MATERIALS AND METHODS
Bacterial strains, culture conditions and plasmids
M. tuberculosis H37Rv, M. bovis BCG, M. smegmatis mc2155, E. coli HB-101, Rosetta DE3, and XL-1 Blue strains were used in the present study. The bacterial strains, plasmids, and primers used in the study are listed in table S1. Culturing of mycobacterial strains was performed in Middlebrook 7H9 medium containing 0.2% glycerol, 0.05% Tween 80, and supplemented with 1× albumin dextrose saline at 37°C with shaking at 200 rpm. Cultures of E. coli were grown in LB medium at 37°C with shaking at 200 rpm. When required, the antibiotics were added at the following concentration: kanamycin (25 μg/ml) for both E. coli and mycobacteria, ampicillin (50 μg/ml) for E. coli, tetracycline (10 μg/ml) for E. coli, and hygromycin (150 and 50 μg/ml, respectively) for E. coli and mycobacteria. All chemicals used in the study unless mentioned were procured from Sigma-Aldrich, Merck.
Growth inhibition and fluorescence microscopy experiments
The construction of Atc-inducible VapC overexpression strains has been described previously (17). For growth inhibition assays, early-log phase cultures of various recombinant strains were induced by the addition of Atc (50 ng/ml). Nucleoid condensation and LIVE/DEAD staining experiments in M. smegmatis and M. bovis BCG, respectively, were performed as previously described (17, 18). The images of stained bacilli were captured using FV3000 confocal microscope (Olympus, Japan) equipped with a 100× objective.
Cloning and purification of VapB22, VapC22, and VapBC22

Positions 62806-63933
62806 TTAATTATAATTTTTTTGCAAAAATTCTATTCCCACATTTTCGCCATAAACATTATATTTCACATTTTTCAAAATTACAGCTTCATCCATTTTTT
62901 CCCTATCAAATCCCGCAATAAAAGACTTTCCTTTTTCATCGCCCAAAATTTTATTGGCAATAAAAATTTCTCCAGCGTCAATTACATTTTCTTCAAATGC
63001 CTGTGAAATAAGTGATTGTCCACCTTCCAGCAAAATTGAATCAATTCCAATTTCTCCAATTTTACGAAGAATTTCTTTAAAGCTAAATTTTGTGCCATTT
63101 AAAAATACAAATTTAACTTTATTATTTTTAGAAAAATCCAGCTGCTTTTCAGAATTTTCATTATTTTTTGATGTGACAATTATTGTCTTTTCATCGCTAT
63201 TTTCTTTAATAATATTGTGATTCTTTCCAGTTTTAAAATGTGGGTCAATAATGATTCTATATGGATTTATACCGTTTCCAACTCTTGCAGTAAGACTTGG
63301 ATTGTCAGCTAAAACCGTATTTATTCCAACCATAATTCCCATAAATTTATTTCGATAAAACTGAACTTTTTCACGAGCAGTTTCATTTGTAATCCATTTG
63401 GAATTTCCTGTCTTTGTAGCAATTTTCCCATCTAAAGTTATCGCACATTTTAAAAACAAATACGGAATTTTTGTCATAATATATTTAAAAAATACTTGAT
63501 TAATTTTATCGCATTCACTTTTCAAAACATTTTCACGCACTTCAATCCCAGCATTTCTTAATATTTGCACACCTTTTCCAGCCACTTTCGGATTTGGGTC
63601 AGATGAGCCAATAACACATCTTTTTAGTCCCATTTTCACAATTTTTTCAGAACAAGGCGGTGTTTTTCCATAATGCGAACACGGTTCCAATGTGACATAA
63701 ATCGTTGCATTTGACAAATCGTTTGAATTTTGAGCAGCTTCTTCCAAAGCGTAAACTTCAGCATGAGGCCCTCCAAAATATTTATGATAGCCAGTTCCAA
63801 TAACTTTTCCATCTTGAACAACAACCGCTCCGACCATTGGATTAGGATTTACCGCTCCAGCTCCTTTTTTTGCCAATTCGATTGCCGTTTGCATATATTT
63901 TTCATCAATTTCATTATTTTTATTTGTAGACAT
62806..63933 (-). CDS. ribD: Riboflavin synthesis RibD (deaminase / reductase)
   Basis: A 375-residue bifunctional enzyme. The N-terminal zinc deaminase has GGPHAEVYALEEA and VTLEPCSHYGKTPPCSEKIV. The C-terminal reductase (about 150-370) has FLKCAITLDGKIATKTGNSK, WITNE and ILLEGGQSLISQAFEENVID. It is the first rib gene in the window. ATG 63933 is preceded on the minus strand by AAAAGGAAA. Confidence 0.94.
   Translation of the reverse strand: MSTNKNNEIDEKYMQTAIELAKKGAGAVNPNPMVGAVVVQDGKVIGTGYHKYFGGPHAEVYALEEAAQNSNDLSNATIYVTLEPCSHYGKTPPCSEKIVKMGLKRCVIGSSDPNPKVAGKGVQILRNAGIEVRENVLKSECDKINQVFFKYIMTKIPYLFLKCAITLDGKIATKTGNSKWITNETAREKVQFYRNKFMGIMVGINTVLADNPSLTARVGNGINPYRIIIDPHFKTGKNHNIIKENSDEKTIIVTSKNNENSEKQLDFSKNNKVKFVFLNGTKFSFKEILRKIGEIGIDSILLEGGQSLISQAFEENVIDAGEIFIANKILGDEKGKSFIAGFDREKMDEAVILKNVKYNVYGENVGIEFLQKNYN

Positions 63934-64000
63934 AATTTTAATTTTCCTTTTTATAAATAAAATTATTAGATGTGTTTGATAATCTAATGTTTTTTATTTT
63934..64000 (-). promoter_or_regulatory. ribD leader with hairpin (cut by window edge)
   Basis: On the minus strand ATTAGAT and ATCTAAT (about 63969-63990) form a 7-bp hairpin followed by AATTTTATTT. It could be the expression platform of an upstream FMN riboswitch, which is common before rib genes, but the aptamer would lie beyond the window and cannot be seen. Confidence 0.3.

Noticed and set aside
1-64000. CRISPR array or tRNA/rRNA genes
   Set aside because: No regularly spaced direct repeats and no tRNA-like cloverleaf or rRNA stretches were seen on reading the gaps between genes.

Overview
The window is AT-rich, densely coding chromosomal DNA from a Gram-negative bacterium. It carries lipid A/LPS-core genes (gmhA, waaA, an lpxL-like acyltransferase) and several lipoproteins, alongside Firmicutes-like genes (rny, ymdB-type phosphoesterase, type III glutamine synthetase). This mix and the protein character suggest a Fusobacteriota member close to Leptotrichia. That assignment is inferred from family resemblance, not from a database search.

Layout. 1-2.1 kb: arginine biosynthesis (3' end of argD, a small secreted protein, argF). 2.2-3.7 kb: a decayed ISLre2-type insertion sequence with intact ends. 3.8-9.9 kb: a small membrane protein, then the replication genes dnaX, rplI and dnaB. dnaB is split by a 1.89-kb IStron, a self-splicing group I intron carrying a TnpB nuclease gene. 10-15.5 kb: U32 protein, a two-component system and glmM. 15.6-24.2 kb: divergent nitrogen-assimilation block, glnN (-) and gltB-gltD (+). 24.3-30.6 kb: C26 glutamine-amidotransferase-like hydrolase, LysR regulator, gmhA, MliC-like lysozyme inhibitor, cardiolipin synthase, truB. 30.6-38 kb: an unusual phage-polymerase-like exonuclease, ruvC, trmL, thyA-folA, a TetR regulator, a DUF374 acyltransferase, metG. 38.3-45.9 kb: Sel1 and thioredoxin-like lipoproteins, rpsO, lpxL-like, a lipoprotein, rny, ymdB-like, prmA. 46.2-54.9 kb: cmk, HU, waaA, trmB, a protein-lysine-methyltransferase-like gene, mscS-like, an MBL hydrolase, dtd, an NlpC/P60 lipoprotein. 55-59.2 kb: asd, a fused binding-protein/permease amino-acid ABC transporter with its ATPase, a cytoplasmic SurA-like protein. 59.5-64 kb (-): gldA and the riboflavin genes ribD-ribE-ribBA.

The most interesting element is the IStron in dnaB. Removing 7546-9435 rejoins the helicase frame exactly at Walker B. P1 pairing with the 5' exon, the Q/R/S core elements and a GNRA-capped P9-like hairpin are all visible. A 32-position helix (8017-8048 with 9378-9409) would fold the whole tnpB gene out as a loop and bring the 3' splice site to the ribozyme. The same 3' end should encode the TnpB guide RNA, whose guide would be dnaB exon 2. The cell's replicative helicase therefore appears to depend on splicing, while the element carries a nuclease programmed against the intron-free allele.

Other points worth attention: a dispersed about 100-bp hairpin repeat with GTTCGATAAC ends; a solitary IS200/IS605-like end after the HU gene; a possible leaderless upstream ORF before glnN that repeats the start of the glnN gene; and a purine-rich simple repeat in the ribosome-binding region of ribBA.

The amplified vapB22 fragment was cloned in pET28b to yield recombinant protein with thrombin cleavable N terminus hexahistidine-tag. For the expression of VapC22, the vapC22 gene fragment was cloned in a modified pBAD/Myc-His vector. For the purification of VapBC22 complex, vapC22 and vapB22 were cloned in MCS (multiple cloning site)–1 and MCS-2 of pETDuet-N, respectively (21). All these constructs were confirmed by DNA sequencing. For protein purification, various constructs were transformed into E. coli Rosetta DE3, and transformants were selected on plates containing appropriate antibiotics. For VapB22 protein expression, the secondary culture was grown at 37°C till the optical density at 600 nm (OD600nm) reached ~0.6 and induced by the addition of 0.3 mM isopropyl β-d-1-thiogalactopyranoside (IPTG) for 14 hours at 16°C with constant shaking. For VapBC22 complex purification, the culture at an OD600nm of ~0.6 was induced using 0.3 mM IPTG for 4 hours at 37°C. For the purification of VapC22 toxin, the culture was induced at an OD600nm of ~0.5 by the addition of 0.2% l-arabinose at 37°C for 2 hours. The recombinant proteins were purified using HIS-Select Nickel Affinity chromatography as described previously (18, 21). The purified fractions were concentrated, dialyzed, and stored at −80°C for further biochemical assays.